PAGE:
John C Adams Reviews 'Occupied'
This fascinating fictional political thriller portrays the aftermath of a Russian invasion of Norway. I stumbled upon it on Netflix, which offers me quite a few political thriller shows one way or another, and was quickly hooked. I then bought it on DVD, too, which if you know what a cheapskate I am means I really, really loved it.
As tensions rise over a Norwegian law banning gas exploration on climate change grounds, the Russians exert influence in the region (including persuading the European Union) to solve the energy crisis without success. The Russians finally invade the country to keep the gas production going, apparently with EU acquiescence. Responses in Norway vary from forming guerilla units under the name 'Free Norway' to harass and defeat the Russian so that they leave to, at the other end of the spectrum, attempts at political accommodation. The Green Party is in government under PM Jesper Berg, so they have to toe a difficult line between political realism given the unequal power between Norway and Russia and their natural inclination to treat their response to the unusual situation as a question of principle.
The series focused upon the family of Hans Martin Djupvik, a bodyguard who becomes one of the main points of contact with the occupying regime, and his wife Hilde who is a judge tasked with implementing new laws to legitimise the Russian invasion. She struggles to protect essential human rights and the rule of law in the face of an illegitimate regime bent on frightening people into submission. The judiciary is naturally horrified by the developments. Hans Martin is forced to come into contact with Russians daily and to provide advice on keeping them safe from attacks, which makes his response more complex and sometimes more personal.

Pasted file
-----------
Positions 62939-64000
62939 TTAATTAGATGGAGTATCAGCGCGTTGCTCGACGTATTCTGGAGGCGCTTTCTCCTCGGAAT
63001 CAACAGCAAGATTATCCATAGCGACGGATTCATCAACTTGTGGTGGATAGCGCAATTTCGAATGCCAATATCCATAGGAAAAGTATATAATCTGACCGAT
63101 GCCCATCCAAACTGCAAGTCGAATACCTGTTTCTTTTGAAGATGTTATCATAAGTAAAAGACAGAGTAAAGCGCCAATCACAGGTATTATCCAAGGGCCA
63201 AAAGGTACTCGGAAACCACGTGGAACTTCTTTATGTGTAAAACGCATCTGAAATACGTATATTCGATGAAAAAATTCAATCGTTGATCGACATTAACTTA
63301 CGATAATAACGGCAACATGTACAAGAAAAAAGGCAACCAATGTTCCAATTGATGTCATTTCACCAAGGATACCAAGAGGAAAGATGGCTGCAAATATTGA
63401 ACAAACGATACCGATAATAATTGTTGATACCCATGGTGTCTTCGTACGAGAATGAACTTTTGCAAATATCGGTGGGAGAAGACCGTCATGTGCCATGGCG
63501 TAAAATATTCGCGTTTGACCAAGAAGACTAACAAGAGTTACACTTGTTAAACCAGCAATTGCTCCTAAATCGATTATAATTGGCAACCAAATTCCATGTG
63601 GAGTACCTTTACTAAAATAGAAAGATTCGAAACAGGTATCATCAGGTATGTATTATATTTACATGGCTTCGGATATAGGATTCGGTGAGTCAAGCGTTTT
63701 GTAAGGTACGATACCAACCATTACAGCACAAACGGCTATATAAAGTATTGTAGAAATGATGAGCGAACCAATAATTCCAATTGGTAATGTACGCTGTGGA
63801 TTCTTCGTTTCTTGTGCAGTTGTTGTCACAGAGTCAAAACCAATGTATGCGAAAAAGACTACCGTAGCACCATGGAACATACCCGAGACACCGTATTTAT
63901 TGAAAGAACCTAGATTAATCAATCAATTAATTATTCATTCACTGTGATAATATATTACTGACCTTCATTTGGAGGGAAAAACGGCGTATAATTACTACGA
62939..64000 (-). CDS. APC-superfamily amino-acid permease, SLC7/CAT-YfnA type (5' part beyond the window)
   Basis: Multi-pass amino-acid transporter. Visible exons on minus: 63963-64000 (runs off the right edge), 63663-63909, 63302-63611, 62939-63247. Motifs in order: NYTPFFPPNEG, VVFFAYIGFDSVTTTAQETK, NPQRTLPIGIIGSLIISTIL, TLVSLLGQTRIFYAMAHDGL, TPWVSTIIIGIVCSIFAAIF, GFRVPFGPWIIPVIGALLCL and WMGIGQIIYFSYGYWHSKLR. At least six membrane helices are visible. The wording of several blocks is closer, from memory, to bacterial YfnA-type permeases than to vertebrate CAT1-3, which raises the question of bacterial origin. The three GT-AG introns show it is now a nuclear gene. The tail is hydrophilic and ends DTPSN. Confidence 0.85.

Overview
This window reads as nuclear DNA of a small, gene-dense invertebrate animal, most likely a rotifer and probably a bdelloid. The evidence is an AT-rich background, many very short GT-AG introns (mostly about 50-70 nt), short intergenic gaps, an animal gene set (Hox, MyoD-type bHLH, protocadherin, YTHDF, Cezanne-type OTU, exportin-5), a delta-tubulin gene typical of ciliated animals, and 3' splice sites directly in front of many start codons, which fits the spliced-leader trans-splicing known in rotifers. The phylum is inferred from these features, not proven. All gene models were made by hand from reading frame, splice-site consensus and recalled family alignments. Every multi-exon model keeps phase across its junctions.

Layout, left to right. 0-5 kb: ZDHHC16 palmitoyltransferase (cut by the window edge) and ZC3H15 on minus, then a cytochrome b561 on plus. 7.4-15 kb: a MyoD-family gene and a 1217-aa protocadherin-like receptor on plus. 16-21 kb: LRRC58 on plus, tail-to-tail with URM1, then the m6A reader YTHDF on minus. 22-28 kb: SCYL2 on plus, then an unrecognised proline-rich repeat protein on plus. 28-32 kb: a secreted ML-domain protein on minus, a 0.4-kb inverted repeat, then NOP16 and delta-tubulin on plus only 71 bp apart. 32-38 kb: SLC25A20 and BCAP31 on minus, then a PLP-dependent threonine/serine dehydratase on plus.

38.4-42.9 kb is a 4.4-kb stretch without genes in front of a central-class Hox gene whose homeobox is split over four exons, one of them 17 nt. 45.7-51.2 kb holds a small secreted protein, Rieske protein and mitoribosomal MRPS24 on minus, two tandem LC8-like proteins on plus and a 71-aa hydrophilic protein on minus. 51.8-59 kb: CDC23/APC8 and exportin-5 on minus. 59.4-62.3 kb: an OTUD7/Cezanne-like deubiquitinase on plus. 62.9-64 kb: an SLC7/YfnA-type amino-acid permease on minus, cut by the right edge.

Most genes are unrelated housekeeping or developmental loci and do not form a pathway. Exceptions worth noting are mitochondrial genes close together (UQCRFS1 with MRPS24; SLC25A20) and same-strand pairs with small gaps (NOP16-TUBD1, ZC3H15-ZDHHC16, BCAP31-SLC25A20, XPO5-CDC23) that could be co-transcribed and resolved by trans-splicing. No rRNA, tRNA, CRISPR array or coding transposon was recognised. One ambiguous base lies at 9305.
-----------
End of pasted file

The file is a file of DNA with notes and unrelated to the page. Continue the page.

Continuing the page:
The main face of the Russian political process is the character Irina Sidorova who is stuck in between Moscow's demands and an increasingly uncooperative array of Norwegian public figures. As the series progressed her complexity as a character grew. I liked that. The armed resistance builds until Free Norway assassinates a high-ranking Russian general, which is taken as an act of war. From now on the aggression on both sides will be more overt in nature. Others, such as restaurateur Bente Norum, collaborate with the Russians in business ventures and profit from the invasion.
'Occupied' is broadcast every other year and had its third season in 2019. The scenario is one of immense tension physically and psychologically, both for the Norwegian nation as a whole and the individual characters. There is considerable plot and character development during the three seasons, so I always felt as if the story was going somewhere new.
In reality, Norway and Russia have enjoyed quite tense relations. This is in part over environmental concerns such as emissions from Russia that affect Norway, a territorial dispute over the Barents Sea and also both countries' presence in Svalbard in the Arctic. As late as 2017, a Kremlin maritime threat assessment identified Norway as a perceived threat to Russia. So with this in mind I wasn't too surprised that Russia was the chosen invader for 'Occupied', but the portrayal of the European Union in failing to confront an invasion of one of its associate members did take me by surprise.
This is an excellent TV drama, grounded in current events but taking the audience to a near future in which pretty much everything we think we can take for granted about international alliances has been turned on its head. It still has much more to give dramatically in future seasons, and I would highly recommend it.
Many thanks to Michael Fousert and Brady Rogers for providing the images for this blog via Unsplash.
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See you on Monday.